Tag Archive for 'star trek re-watch'

links to the past

Apologies for the lack of my Alternate Wednesday posts of late; oddly enough, it’s a matter of not having enough time for them. I thought the biweekly schedule would be manageable, but with a novel to revise and multiple deadlines for various projects (including several other blogs I contribute to–see below), it has been the easiest thing to put aside. But I enjoy writing them, and I hope some of you enjoy reading them, so they will continue–but perhaps on a sporadic basis for the moment.

"Yesterday's Enterprise"That said, I’m double-dipping this week. It’s no surprise that many of my favorite episodes of Star Trek (in all its incarnations) involve time travel and/or alternate realities. So last week I was happy to cover one of the very best of these in the ongoing Star Trek: The Next Generation Re-Watch at The Viewscreen: “Yesterday’s Enterprise“. Here’s an excerpt:

But I tell you, this episode is exciting, not least because it fills in some of the time between Kirk’s era and the TNG years, with the introduction of the Enterprise-C. (It hits some of the same buttons for me that “Babylon Squared” on Babylon 5 does, my favorite episode of the first season in which the Babylon 4 station reappears due to a temporal anomaly…) And I love this vessel, a beautiful melding of the best features of the Constitution-class and Galaxy-class designs. “Yesterday’s Enterprise” also has high stakes, gruesome deaths, and it looks and sounds more cinematic than anything on the show previously. I’m also a sucker for stories in which one ship or one person makes a huge impact for others–even in failure; we always root for the Enterprise to survive, but the idea that one crew’s sacrifice could still be a victory of sorts is gratifying.

Pop over there to see my episode recap and read reviews by me, Torie Atkinson, and our fine commenters.

I also had two other guest blog posts this week, if you haven’t had enough of me:

And finally, here’s a link to download a free PDF of Sybil’s Garage No. 7, which among many fantastic pieces includes one of my favorite short stories that I’ve written, “My Father’s Eyes”. It’s even kind of YA-ish, though with a slightly older main character, a photographer named Ambrose. And here’s the editor talking about the issue, Anne Frank, Justin Bieber, and the band Neutral Milk Hotel.

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Kirk out.

*crickets*

It’s been a little quiet around here… Too quiet, I know. But I’ve been hunting wabbits edits, revising my novel. So that’s coming along.

Happily, my blogging hiatus is nearly over, though; I have a slew of posts planned, and a wee bit of “free” time opening up soon, because (drum roll) the Star Trek Animated Series Re-Watch has just concluded! It’s been a hell of a ride*, and fortunately the series ended on a high note with “The Counter-Clock Incident.” You can read our reflections on the entire series here, and of course, check out all our reviews of the cartoon and the original series over at The Viewscreen.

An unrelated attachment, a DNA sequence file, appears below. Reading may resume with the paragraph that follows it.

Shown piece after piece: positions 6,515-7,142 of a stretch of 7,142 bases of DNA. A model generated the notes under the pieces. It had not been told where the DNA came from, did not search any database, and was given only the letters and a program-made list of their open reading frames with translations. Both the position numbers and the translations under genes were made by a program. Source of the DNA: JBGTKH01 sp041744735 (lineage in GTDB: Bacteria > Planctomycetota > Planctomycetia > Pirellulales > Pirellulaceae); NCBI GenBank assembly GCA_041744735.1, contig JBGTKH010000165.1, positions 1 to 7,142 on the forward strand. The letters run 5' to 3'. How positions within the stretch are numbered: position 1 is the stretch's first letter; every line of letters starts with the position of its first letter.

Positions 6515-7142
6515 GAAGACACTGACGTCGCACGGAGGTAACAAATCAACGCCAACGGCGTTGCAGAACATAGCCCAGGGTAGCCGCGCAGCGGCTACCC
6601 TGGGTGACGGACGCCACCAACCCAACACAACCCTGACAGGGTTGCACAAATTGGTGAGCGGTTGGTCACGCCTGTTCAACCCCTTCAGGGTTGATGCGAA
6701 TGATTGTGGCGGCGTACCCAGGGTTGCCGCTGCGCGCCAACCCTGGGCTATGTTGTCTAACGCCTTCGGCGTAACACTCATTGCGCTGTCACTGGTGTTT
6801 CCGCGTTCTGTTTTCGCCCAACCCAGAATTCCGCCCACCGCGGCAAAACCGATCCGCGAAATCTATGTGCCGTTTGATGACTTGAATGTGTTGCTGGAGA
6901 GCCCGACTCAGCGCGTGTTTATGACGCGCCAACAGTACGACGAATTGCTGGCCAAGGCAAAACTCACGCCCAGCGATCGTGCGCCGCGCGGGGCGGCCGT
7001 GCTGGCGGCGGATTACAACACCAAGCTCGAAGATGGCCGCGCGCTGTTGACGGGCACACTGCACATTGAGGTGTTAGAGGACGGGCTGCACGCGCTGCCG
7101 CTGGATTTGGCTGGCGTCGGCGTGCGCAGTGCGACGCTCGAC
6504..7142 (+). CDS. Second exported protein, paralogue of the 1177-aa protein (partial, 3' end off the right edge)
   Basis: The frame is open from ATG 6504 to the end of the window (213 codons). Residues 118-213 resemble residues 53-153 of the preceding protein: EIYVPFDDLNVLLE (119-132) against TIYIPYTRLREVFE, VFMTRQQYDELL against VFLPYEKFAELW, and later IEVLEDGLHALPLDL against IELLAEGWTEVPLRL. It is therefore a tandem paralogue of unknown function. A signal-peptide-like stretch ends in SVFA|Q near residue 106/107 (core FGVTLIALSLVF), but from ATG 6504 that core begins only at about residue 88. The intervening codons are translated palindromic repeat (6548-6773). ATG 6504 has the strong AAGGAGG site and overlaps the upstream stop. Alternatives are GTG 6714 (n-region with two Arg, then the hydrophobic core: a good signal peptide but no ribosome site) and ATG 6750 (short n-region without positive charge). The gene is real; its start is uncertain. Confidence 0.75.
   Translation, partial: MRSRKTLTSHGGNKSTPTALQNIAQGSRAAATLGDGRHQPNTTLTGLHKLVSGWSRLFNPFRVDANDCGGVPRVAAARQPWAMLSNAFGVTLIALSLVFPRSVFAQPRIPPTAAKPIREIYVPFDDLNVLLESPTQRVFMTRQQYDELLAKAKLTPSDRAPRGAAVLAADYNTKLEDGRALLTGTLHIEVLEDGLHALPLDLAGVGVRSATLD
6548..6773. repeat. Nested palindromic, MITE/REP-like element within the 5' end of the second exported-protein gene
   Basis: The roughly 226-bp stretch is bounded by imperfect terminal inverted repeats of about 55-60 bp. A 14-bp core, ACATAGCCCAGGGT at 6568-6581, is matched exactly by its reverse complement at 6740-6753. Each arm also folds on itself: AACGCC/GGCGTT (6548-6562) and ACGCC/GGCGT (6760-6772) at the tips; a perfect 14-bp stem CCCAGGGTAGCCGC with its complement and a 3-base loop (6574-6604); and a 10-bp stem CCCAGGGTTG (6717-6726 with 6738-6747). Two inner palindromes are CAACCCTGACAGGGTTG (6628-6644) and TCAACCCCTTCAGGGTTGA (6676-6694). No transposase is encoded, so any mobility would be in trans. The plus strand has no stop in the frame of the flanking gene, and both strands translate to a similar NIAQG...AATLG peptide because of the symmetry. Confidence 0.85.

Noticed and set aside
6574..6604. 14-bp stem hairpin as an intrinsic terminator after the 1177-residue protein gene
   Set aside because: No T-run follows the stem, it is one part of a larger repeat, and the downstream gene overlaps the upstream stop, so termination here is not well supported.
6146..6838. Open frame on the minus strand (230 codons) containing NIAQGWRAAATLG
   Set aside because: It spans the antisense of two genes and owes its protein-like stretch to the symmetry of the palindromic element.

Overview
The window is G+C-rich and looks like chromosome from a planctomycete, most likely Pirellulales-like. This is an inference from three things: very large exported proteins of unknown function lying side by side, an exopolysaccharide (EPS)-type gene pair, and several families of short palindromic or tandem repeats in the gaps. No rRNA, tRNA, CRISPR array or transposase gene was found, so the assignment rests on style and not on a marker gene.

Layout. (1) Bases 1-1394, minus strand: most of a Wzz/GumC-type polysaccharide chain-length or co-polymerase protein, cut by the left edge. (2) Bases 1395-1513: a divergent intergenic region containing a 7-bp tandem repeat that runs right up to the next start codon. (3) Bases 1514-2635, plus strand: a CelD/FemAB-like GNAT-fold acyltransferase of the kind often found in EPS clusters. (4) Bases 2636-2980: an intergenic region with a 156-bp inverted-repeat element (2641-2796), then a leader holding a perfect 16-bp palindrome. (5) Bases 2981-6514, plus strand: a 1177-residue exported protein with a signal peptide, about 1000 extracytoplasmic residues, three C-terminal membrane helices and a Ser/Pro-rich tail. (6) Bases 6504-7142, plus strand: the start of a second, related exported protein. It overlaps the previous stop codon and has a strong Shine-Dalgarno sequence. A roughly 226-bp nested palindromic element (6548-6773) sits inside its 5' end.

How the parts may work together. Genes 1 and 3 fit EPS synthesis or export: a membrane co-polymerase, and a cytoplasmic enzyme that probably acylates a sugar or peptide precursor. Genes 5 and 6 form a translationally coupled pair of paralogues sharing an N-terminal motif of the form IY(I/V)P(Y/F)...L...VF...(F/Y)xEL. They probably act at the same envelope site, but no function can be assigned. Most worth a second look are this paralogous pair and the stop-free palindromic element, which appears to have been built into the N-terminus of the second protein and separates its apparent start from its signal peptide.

“What’s next?” you might ask. I’ll pretend you did, anyway. Torie and I are planning to continue our Star Trek re-watch with the films, probably beginning in September. In the meantime, we’ll have a few open discussion threads running on the site and we’re hosting virtual viewing parties for the movies so we can share the delights and pain of the even and odd installments, respectively. So let us know if you’d like to join us for Star Trek II: The Wrath of Khan on Saturday, August 27 at 2 p.m.

It hasn’t been all work and no play, even if it often feels that way. I finally started The Legend of Zelda: The Ocarina of Time (on the Wii)–not much progress yet, but it’s fun–and have been working my way through Mad Men and Skins (UK) and various other shows whenever I can justify the downtime. I’ve also been reading great books, most recently The Demon’s Surrender by Sarah Rees Brennan, The Curse of the Wendigo by Rick Yancey and The Magicians by Lev Grossman (finally!).

So what have you been up to while I’ve been gone? Have any good television or book recommendations?

_____________

*That could really mean anything, right? Take it however you like.

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shimmery goodness

In what’s becoming an annual tradition, a new short story of mine was just published in a small press fantasy magazine, this time Shimmer magazine. I certainly feel lucky that my story “All the Lonely People” is in issue # 13, now available for order (in electronic and print editions). I’ve wanted to be published in Shimmer since I saw the second issue, which gives you an idea of how long I’ve been sending them fiction and the value of persistence.

Some of you may recall that I read “All the Lonely People” at the Altered Fluid reading at NYRSF last June, where people didn’t hate it. Here’s a brief excerpt:

I found the woman in the last train car; her kind is usually drawn to the edges of things, wherever they can be alone, wherever they can go unnoticed. She was reading a poster on the back wall, both hands gripping the seatbacks on either side of the aisle as if they were holding her up. I could see through her to the poster, an ad for classes at some community college.